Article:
Special Challenges of New Jersey Same Sex Divorce
The reality is that divorce rarely is an “easy process.” Time and again, even so-called “simple divorces” devolve and involve challenging issues. With that in mind, New Jersey same sex divorce cases can present some unique complications that are not necessarily seen in mixed gender marriage dissolution proceedings. These include:
- Unique problems surrounding property division and debt allocation
- Child custody and parenting time issues
- Dealing with a shared residence
- Determining spousal support or alimony
New Jersey utilizes what is known as the equitable division standard when it comes to considering assets and debts in a marriage dissolution proceeding, no matter the gender of the parties to a divorce. Under the equitable division of property standard, assets and debts are divided between divorcing parties in a fair and just (or equitable) manner.
The equitable division of property standard does not require an equal or even distribution of assets and debts between spouses. Rather, a court considers the specific facts and circumstances of a particular case when determining the way in which property and debt will be divided between spouses.
A complication in a good number of same sex divorces is associated with determining what are and what are not marital assets and debts. Marital assets and debts are those that are acquired or accumulated during the term of the marriage.
The difficulty in certain same sex divorces is found in the fact that many couples lived together in a marriage-like relationship prior to the time that same gender marriages were lawful in New Jersey. When same sex marriages, many couples in this type of situation wed. In some instances, when a divorce occurs, arguments ensue over what should be considered marital assets and debts.Child Custody and Parenting Issues in a Same Sex Marriage Dissolution Case
Another component of a New Jersey same sex divorce case that can be particularly problematic is that surrounding child custody and parenting time. There are cases in which couples have adopted a child during the course of a marriage. In that situation, custody and parenting time really is akin to that of what occurs during a same gender divorce.
On the other hand, there are also cases in which one spouse in a same sex divorce is the biological parent of a child. The biological parent may have the strongest claim in regard to custody. However, a contentious element in a case with this type of fact pattern would center around what legally might be called the equities associated with parenting time as well as a consideration of the best interests of a child in that regard.Dealing with a Shared Residence in a Same Sex Divorce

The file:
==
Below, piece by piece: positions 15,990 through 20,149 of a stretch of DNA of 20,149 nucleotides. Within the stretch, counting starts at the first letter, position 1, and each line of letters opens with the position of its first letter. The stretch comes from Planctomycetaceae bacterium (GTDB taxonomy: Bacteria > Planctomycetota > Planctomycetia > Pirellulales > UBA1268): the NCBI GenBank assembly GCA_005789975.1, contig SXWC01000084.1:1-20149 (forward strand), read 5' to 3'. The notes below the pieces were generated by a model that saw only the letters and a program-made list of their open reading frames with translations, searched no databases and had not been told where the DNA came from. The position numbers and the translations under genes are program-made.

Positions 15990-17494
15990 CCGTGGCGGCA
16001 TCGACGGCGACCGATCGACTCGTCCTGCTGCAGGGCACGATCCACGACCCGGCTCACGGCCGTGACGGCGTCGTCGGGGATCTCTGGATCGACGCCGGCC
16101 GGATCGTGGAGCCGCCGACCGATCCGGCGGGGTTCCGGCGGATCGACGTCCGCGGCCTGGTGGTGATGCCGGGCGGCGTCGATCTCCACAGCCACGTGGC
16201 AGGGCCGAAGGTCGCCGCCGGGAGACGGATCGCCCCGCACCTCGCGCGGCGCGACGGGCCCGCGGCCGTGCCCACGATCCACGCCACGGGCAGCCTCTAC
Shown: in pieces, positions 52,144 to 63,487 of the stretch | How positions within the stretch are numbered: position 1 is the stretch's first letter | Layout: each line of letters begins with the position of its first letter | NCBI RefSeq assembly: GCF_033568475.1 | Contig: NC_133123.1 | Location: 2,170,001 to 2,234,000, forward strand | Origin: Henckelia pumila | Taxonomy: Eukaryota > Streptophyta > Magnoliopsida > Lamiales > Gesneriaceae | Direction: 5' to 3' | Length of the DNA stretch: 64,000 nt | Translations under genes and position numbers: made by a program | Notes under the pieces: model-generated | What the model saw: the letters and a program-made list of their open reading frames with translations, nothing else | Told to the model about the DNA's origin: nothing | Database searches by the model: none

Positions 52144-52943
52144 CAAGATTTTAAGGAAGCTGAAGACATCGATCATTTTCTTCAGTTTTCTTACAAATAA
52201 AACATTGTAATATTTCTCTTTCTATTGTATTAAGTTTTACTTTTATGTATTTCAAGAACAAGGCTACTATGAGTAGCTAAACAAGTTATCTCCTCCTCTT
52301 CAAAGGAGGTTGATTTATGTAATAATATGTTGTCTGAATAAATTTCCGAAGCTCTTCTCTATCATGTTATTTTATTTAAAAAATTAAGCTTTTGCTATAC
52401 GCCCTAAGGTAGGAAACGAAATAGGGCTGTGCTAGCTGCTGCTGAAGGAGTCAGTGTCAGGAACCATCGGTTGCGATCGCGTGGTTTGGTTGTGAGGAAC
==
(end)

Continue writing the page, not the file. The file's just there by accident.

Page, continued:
Addressing the marital residence in a same sex divorce case can also present some difficult issues. There oftentimes is a situation in a same sex divorce case in which a married couple have lived in what has become the marital residence for an extended period of time. The couple may have been in a committed relationship and jointly owned a home which becomes a disputed matter in a divorce proceeding before the point in time that marriage became legal in New Jersey and the pair wed. Both individuals may have contributed to mortgage payments during the time period before the marriage.
The more global or broader dispute over the property arguably may transcend what a divorce court can address during a same sex marriage dissolution proceeding. In other words, further legal proceedings might be necessary to untangle financial issues associated with the real estate if the parties cannot reach an agreement between themselves.Determining Alimony Spousal Support in a Same Sex Divorce Case
Finally, the matter of alimony or spousal support can provide some additional challenging points of contention in a New Jersey same sex divorce case. These challenges are akin to what previously was discussed in regard to property and debt division in a marriage dissolution case involving spouses of the same gender. For example, a partnership between the spouses akin to a marriage might have existed before the point in time when same sex marriage became lawful in in the state of New Jersey. Call us today for a free consultation at (201) 845-7400.